Kurashiki

It took us three trains and much of the day to reach Kurashiki, the southernmost spot we are visiting on Honshu, the main Japanese island. We left the cold weather behind and I moved my warm clothes at the bottom of my suitcase. We spent a day and a half here, strolling along the river and riding bicycles through rice fields.

April 5 – Stoll through Old Town

We checked into our hotel in mid-afternoon and walked a block to the old part of town where we strolled along the river, glad to have finally reached the land of blooming trees. Nancy and I walked uphill to the shrine. She stared aghast at the length of the staircase. The temple closed before we reached it, but we enjoyed the beautiful light, peach ice cream (closer to sorbet), and laughed through dinner with a waiter who spoke no English and kept trying to get us to order things we didn’t want. Fortunately, Mari, our guide, was persistent. Nancy and I split a couple dishes, including a tasty rice porridge with chicken and veggies.

April 6 – Kibiji Bike Ride

We took a couple short train rides to reach the beginning of our 22 km ride on the Kibiji bike route. Our one-speed bicycles had comfortable seats and a basket in front like in ET or the Wizard of Oz; this came in handy for holding the bottle of peach water I purchased at a vending machine and the lunch we picked up at the largest grocery store we’ve seen in Japan. We rode through rice fields and stopped at ancient sights – shrines, temples, and burial mounds. It was overcast at the start, then the rain started so we skipped a few sights in the second half. It was only one train back from Araki, our endpoint, to Kurashiki.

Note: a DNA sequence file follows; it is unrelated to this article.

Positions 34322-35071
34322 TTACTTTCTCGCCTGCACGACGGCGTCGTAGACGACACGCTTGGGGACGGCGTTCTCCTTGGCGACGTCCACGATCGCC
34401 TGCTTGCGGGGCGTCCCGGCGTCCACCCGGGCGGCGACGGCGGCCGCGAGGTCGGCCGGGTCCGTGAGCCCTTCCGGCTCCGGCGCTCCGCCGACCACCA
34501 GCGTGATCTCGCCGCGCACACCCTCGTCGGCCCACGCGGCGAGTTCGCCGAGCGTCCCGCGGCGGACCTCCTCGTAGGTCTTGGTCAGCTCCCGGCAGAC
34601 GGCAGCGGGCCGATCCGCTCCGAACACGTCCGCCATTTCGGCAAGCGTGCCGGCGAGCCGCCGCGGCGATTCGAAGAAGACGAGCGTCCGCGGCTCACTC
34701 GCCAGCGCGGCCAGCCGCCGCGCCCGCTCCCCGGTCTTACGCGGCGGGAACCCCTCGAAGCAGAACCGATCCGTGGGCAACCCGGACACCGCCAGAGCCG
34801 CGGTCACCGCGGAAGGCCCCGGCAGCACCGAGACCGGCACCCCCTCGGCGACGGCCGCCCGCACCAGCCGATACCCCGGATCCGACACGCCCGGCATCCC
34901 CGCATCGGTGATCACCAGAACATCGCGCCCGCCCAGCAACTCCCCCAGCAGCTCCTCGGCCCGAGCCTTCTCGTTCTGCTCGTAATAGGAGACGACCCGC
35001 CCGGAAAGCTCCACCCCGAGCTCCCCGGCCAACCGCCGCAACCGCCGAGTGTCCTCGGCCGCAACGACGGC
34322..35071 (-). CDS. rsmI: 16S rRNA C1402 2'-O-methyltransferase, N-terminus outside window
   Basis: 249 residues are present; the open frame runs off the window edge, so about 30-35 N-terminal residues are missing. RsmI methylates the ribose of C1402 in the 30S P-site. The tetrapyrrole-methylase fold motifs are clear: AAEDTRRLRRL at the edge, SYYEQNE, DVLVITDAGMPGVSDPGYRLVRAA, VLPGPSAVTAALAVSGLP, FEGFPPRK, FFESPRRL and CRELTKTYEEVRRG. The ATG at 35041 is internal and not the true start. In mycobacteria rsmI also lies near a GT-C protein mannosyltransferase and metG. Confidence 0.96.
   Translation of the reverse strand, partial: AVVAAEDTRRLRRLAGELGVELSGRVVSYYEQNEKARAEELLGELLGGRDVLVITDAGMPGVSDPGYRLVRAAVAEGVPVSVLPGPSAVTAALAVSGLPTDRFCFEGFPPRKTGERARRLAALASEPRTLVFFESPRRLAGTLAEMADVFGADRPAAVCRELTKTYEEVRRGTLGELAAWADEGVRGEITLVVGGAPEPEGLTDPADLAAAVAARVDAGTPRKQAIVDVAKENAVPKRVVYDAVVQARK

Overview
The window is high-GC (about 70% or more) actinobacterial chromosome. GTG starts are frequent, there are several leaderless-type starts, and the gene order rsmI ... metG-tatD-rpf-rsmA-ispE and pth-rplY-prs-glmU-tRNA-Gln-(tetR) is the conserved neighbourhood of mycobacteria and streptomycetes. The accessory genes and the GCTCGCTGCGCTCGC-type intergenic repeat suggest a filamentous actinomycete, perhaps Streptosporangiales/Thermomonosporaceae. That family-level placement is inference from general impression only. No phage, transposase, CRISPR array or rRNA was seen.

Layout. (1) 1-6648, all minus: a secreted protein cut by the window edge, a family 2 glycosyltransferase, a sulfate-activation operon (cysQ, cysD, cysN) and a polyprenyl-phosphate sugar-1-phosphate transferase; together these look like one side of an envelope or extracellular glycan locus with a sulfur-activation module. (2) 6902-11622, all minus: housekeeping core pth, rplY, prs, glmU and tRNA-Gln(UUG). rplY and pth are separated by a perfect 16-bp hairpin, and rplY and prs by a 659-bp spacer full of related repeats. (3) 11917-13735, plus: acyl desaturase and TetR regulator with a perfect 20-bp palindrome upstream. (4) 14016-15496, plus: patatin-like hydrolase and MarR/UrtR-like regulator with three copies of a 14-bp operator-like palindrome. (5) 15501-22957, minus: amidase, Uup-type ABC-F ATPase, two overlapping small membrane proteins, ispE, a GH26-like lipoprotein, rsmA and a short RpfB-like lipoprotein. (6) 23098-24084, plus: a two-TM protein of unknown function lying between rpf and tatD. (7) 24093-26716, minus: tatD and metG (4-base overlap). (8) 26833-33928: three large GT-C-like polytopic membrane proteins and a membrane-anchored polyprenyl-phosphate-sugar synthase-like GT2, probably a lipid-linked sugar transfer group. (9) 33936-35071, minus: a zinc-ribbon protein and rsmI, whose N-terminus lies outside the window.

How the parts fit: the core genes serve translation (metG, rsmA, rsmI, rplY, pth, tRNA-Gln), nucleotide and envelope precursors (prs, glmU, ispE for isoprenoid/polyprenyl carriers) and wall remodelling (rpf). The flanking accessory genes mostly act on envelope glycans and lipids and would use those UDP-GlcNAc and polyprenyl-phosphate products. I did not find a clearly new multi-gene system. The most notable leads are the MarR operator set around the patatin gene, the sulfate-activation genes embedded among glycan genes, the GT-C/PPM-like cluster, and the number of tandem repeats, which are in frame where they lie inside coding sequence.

Back in town we strolled along the canal, picking up peach cider to drink with crepes served like ice cream cones. My strawberry, chocolate, custard combo is the best dessert I’ve had in Japan.

 

 

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